Well marked signs mark the Tokaido Nature Trail
Well marked signs mark the Tokaido Nature Trail

Now safely at one termini of the Tokaido, I departed on my own down Takao and onto Shiroyama mountain. To my frustration, maps in Japan rarely express distance between two points, instead opting to show the approximate time to hike between two areas. As an ultralight hiker, I imagine my pace is somewhat faster than the suggested times listed on maps. Eventually, I found myself solidly on the well-marked Tokaido Trail—complete with signs at each intersection in English! I was ready to set off on my journey alone.

Click here for Part 2 and more on the Tokaido Trail

 

Hiking in a nuclear disaster zone

Fields of <i><a href="http://en.japantravel.com/view/nikko-s-kisuge-daira">Kisuge-daira</a></i>, yellow mountain day lilies, cover the hillside. Locals told me that 2013 was the best <i>Kisuge-daira</i> display in 20 years.
Fields of Kisuge-daira, yellow mountain day lilies, cover the hillside. Locals told me that 2013 was the best Kisuge-daira display in 20 years.

When Americans think of Fukushima, they don’t usually think of awesome hiking. Yet, this summer, I found myself walking in a place I had, until then, only associated with nuclear disaster. I had gone to Japan to hike and, despite being in a country known for its population density, to find wild places of solitude rarely visited by people, especially by other Americans. A friendly older local/avid hiker named Hoshi told me of a traverse of complex volcanoes along Mt. Nasu, renowned for its steep climbs, alpine views, and wildflowers. Although he had been hiking there for decades, he had never seen a foreigner on the Nasu Five Peaks. Despite understanding only about 70% of his rural-Japanese-accented description, the traverse seemed to meet all my hiking criteria. I hopped in Hoshi’s car and along with a tiny, vivacious 60-year old woman who looked 30 named Junko, we drove a few hours through monkey-filled forests to our trailhead.

A small-scale farm and village in rural Japan
A small-scale farm and village in rural Japan

Hiking culture in Japan is different than in America and I was not sure what to expect.  So when Hoshi tried to flag down a car to give me a ride to the ridge, I had no idea what was going on. Was the road to the trailhead inaccessible to his golf cart sized car? Flat rice paddies surrounded me in any direction, with sidewalk-narrow roads separating the small family farms that mark the rural landscape of Japan. A heavy mist hid the steep, volcanically formed mountains towering above the villages. Hoshi finally flagged down a car, but after a short conversation with the driver, decided to park his car at what was either a community center or a temple—still not sure—and walk with me to a shrine at the edge of the mountains.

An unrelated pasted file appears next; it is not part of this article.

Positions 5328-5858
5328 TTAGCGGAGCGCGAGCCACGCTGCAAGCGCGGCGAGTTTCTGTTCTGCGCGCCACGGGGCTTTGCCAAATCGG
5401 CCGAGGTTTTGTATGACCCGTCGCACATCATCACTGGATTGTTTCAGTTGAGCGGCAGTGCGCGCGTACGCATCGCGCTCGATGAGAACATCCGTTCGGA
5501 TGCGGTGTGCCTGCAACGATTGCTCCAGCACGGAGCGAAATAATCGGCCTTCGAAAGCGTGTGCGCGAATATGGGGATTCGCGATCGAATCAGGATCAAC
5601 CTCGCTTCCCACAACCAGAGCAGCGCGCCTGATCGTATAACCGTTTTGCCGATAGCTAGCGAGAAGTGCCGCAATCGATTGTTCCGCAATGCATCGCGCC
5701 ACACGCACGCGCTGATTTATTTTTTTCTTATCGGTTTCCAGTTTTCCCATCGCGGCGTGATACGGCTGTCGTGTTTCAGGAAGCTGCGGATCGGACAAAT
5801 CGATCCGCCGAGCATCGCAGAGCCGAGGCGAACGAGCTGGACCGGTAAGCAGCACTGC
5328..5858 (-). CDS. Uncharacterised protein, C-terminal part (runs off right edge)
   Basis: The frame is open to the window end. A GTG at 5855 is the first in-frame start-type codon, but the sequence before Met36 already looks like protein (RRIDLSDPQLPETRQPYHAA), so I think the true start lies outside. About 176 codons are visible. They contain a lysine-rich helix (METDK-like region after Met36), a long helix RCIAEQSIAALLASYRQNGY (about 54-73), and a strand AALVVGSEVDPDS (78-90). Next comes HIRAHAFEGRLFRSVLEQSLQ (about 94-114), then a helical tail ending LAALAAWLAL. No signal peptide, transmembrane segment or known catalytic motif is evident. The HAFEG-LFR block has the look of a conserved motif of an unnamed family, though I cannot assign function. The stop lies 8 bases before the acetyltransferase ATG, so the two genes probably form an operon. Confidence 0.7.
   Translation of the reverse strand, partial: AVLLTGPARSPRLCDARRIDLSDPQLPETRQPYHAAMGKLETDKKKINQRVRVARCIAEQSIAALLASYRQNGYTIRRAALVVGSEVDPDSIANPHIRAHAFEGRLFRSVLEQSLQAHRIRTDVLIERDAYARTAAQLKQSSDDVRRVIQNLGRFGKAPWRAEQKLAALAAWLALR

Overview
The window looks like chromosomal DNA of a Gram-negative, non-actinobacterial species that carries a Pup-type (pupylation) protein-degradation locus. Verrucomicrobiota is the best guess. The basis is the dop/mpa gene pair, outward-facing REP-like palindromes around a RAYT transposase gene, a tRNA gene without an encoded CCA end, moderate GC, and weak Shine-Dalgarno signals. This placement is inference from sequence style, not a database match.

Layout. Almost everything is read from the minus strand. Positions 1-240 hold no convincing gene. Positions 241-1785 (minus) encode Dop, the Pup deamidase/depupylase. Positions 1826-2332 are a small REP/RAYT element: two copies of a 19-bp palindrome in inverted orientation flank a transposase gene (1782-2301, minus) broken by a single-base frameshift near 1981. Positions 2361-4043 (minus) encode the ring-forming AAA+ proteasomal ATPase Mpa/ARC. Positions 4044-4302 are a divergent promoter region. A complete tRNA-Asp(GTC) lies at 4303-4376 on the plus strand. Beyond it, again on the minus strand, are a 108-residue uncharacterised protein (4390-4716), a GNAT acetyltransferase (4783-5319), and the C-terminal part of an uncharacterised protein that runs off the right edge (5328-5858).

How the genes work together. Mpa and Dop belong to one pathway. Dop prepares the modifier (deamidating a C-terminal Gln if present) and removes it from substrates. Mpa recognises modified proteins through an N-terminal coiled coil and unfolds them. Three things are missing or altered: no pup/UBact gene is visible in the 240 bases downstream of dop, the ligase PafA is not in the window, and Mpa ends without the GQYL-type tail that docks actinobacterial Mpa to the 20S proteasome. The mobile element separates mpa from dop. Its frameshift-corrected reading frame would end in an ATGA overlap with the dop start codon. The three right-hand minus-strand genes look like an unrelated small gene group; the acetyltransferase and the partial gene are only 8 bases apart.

After a steep, swithback-less climb up from the trailhead, the village below was shrounded in clouds.
After a steep, swithback-less climb up from the trailhead, the village below was shrounded in clouds.

To my surprise, the trailhead was lined with what looked like race registration tents and a dozen people! Following Hoshi’s lead, I paid a fee and signed in (everyone was shocked and surprised that an American was at the event—this was the first time they’d seen a foreigner on this range either).  They gave me a red ribbon to attach to my pack—I suppose a symbol of luck for hikers—as well as a box that looked like a matchbook. Then, I was handed a paper cup filled with sake and some purple knitted socks, which I apparently had won as part of my registration.

Everyone else, including the locals I had driven with, got on a bus that was going to another trailhead, but they pointed to let me know that to complete the full range, I should start right at the shrine. At this point, I expressed some worry over not having a map. Hoshi handed me a heavy guidebook completely in Japanese with a topo-less map of the region. As it was raining rather hard now, the pages immediately got soaked. Putting the book away, I headed on the wide, paved path behind the temple, a bit incredulous that this would actually lead to the mist hidden mountains.

The paved path quickly turned to a former logging road, and then followed a steep, rocky route straight up a stream. It was quite slippery in the rain and I was immediately reminded of the Long Trail in Vermont, except that this was a thinner, more primitive path, without the impeccable maintenance.  Despite the weather, I quickly warmed up with the vertical ascent.

The shrine at Sanbonyari peak
The shrine at Sanbonyari peak

 

I reached a fork on the trail, and although I could not read the Japanese lettering on the sign, hazarded a guess that my route continued uphill. As I ascended, the deciduous trees slowly turned into deep scented Japanese cedar. The trail hugged a ridge with steep drops on either side. Much like the Appalachian Trail, I climbed roots hand-over-hand. I even scaled a few rope ladders over particularly steep sections. In the mist, it was easy to imagine I was the only hiker who had walked this trail in years. Looking at my watch, I realized that at my usual speed, I should have reached the first peak already, yet was not finding a high point. Had my inability to read the sign meant that I had walked the wrong way?